(TRENTON) – Legislation sponsored by Assembly Democrats Joann Downey, Pamela Lampitt and Joe Lagana to thoroughly vet prospective school employees for allegations of sexual misconduct to prevent sexual predators from working in schools received final legislative approval on Monday and now heads to the governor.
There have been numerous cases where teachers accused of sexual misconduct involving children in one school were able to find work in other schools where they victimized other children. The past misconduct may not have been shared with the hiring school district, at times because of a non-disclosure agreement, leaving the hiring district without this important information.
“The way things are set up now, predators seem to have free reign to move from school to school and hurt children without any consequence,” said Downey (D-Monmouth). “Having a review that is meant to reveal these types of accusations can help protect students from these predators.”
The bill (A-3381) would require school districts, charter schools, nonpublic schools, and contracted service providers to review employment history of prospective employees to discover allegations of child abuse or sexual misconduct involving children.
The bill would prohibit the consideration of a job application unless there is a review of the employment history of the applicant that includes contacting former and current employers, and requesting information regarding child abuse and sexual misconduct allegations involving children.
“There have been reported cases of teachers who were accused of sexual misconduct in one school, but were able to find work in other schools where they were able to victimize even more children,” said Lampitt (D-Camden/Burlington). “A thorough review of all prospective employees can help identify problematic behavior that would disqualify these individuals and keep them away from our children.”
“Individuals who left one school because of questionable interactions with children should not be able to just go get a job with another school,” said Lagana (D-Bergen/Passaic). “This can help prevent individuals who have no business working with children from falling through the cracks.”
The applicant would only be required to list employers from the prior twenty years that were schools or where the employment involved direct contact with children.
The school district, charter school, nonpublic school, or contracted service provider must ask those employers for a statement as to whether the applicant:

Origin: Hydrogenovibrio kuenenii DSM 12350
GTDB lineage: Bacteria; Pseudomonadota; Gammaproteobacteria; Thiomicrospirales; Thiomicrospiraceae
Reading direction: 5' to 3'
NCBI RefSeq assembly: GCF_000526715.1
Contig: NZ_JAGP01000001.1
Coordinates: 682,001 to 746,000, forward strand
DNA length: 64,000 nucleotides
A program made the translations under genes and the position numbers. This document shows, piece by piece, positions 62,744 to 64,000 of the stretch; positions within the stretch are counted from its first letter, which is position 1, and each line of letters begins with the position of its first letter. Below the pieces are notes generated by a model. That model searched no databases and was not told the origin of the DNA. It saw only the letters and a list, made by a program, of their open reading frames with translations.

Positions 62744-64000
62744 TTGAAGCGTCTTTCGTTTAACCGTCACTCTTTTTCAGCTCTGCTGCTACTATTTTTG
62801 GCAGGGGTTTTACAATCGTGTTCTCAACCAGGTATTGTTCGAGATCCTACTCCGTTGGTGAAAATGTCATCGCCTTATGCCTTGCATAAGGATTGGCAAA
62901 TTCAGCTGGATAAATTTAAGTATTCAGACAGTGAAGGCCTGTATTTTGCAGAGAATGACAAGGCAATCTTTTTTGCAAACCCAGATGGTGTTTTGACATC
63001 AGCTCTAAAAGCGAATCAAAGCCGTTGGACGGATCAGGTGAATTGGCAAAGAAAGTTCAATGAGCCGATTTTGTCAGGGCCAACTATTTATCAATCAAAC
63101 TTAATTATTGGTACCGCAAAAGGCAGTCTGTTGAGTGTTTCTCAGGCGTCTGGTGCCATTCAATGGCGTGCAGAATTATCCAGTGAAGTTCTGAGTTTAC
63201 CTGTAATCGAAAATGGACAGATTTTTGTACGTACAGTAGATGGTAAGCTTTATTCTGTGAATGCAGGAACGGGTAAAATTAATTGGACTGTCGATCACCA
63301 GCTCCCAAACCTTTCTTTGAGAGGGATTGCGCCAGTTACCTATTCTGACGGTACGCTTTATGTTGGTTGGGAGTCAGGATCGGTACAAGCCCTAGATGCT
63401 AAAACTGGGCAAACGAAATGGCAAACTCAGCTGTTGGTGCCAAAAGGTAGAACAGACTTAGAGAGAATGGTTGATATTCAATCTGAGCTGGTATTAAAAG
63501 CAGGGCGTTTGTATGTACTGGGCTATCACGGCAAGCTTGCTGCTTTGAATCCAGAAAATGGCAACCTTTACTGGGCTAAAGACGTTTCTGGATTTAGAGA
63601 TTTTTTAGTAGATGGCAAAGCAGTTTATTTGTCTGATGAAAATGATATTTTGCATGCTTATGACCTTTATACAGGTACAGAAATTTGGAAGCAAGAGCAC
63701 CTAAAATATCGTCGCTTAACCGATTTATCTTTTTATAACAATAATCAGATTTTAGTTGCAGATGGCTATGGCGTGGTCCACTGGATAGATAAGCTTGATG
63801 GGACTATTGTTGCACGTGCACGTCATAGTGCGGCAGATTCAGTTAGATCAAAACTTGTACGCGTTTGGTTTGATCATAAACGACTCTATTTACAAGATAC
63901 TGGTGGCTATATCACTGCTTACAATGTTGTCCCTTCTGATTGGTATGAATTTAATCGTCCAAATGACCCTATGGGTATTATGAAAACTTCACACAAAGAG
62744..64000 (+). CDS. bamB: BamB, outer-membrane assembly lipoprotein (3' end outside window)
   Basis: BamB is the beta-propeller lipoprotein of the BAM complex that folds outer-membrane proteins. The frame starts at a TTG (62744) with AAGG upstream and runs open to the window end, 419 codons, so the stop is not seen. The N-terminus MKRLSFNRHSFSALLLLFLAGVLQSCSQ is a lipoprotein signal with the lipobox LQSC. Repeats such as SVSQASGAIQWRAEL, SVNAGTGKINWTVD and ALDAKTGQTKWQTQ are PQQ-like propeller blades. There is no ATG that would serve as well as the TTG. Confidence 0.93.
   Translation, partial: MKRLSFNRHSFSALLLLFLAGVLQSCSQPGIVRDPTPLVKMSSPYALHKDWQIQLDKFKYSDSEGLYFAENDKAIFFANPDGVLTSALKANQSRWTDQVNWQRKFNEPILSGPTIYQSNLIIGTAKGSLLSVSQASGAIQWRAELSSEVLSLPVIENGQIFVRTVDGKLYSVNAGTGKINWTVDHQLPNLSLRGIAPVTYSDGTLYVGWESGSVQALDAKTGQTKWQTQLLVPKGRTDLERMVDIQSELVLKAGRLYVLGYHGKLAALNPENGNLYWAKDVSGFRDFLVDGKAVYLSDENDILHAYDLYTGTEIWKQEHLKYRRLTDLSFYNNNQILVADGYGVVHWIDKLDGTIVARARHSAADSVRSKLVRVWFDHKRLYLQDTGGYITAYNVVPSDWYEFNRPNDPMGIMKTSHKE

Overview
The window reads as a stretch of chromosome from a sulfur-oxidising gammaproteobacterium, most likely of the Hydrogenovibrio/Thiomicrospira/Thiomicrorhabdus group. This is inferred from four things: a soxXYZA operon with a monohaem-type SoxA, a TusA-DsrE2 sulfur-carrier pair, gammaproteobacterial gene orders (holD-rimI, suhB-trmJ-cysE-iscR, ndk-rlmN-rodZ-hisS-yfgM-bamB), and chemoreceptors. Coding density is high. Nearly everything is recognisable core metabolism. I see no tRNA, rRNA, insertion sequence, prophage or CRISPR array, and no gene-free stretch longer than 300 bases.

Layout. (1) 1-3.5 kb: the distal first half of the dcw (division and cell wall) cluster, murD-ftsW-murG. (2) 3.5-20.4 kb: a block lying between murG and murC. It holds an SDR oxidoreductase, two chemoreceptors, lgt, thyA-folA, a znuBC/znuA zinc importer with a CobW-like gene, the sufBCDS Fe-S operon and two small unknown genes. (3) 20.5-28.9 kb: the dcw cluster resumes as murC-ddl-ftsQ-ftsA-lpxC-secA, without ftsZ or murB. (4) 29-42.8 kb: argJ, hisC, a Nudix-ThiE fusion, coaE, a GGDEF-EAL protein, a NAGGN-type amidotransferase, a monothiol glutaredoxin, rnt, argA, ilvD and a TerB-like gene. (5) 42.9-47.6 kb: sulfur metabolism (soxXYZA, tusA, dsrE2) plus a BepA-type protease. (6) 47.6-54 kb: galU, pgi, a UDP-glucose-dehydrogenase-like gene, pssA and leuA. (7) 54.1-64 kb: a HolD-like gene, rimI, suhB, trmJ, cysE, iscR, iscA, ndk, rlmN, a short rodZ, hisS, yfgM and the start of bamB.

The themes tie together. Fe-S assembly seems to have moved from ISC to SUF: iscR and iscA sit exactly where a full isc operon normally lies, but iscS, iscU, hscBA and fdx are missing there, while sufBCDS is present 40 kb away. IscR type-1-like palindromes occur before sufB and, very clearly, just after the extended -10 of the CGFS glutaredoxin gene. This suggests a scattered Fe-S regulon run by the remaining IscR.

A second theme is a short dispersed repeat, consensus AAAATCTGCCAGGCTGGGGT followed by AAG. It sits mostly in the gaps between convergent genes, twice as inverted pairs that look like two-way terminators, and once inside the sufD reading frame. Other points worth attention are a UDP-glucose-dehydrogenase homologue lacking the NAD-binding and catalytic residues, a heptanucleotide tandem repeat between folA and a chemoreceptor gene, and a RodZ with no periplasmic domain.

- was the subject of any child abuse or sexual misconduct investigation by any employer, state licensing agency, law enforcement agency, or the Department of Children and Families;
- investigation of any child abuse or sexual misconduct involving children, by any employer, state licensing agency, law enforcement agency, or the Department of Children and Families, if the investigation resulted in a finding that the allegations were substantiated;
- was disciplined, discharged, non-renewed, asked to resign from employment, resigned from or otherwise separated from any employment while allegations of child abuse or sexual misconduct were pending or under investigation, or due to an adjudication or finding of child abuse or sexual misconduct; or
- has ever had a license, professional license or certificate suspended, surrendered, or revoked while allegations of child abuse or sexual misconduct were pending or under investigation, or due to an adjudication or finding of child abuse or sexual misconduct.
The applicant must also provide his own written statement disclosing any of the same matters, and provide a written authorization that consents to and authorizes disclosure of the information requested by the prospective employer and releases the applicant’s former and current employers from any liability arising from the disclosure.
No later than 20 days after receiving a request for information, an employer that has or has had an employment relationship within the last 20 years with the applicant must disclose the information requested.
The information received by a prospective employer under the provisions of this bill is deemed not to be a public record. In addition, the bill provides that the entity providing information or records to the prospective employer will be immune from criminal and civil liability for the disclosure of the information, unless the information or records provided were knowingly false.
On or after the date of enactment of this bill, a school district, charter school, nonpublic school, or contracted service provider may not enter into an agreement for resignation or termination, a severance agreement, or any other contract or agreement or take any action that:
- has the effect of suppressing or destroying information relating to an investigation related to a report of suspected child abuse or sexual misconduct involving children by a current or former employee;
- affects the ability of the school district, charter school, nonpublic school, or contracted service provider to report suspected child abuse or sexual misconduct involving children to the appropriate authorities; or
- requires the school district, charter school, nonpublic school, or contracted service provider to expunge information about allegations or findings of suspected child abuse or sexual misconduct involving children from any documents maintained by the school district, charter school, nonpublic school, or contracted service provider, unless after investigation the allegations were not found to be substantiated.
Any provision of an employment contract or agreement for resignation or termination or a severance agreement that is executed, amended or entered into after the date or enactment of the bill and that is contrary to these requirements would be void and unenforceable.
The bill was approved 38-0 today by the Senate, and 73-0 by the Assembly on Feb. 15.